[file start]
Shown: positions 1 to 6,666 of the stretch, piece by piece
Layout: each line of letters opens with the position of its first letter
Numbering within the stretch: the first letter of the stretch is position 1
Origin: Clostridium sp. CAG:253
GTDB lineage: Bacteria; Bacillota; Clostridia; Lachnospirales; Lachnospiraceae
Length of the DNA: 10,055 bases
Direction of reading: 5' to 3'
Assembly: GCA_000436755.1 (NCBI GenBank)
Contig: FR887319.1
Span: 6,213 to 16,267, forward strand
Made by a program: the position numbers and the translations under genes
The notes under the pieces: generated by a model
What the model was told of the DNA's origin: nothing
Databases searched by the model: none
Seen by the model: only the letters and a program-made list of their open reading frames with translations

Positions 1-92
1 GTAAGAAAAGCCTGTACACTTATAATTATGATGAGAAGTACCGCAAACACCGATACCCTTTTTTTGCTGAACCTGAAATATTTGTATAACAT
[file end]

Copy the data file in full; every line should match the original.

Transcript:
Shown: positions 1 to 6,666 of the stretch, piece by piece
Layout: each line of letters opens with the position of its first letter
Numbering within the stretch: the first letter of the stretch is position 1
Origin: Clostridium sp. CAG:253
GTDB lineage: Bacteria; Bacillota; Clostridia; Lachnospirales; Lachnospiraceae
Length of the DNA: 10,055 bases
Direction of reading: 5' to 3'
Assembly: GCA_000436755.1 (NCBI GenBank)
Contig: FR887319.1
Span: 6,213 to 16,267, forward strand
Made by a program: the position numbers and the translations under genes
The notes under the pieces: generated by a model
What the model was told of the DNA's origin: nothing
Databases searched by the model: none
Seen by the model: only the letters and a program-made list of their open reading frames with translations

Positions 1-92
1 GTAAGAAAAGCCTGTACACTTATAATTATGATGAGAAGTACCGCAAACACCGATACCCTTTTTTTGCTGAACCTGAAATATTTGTATAACAT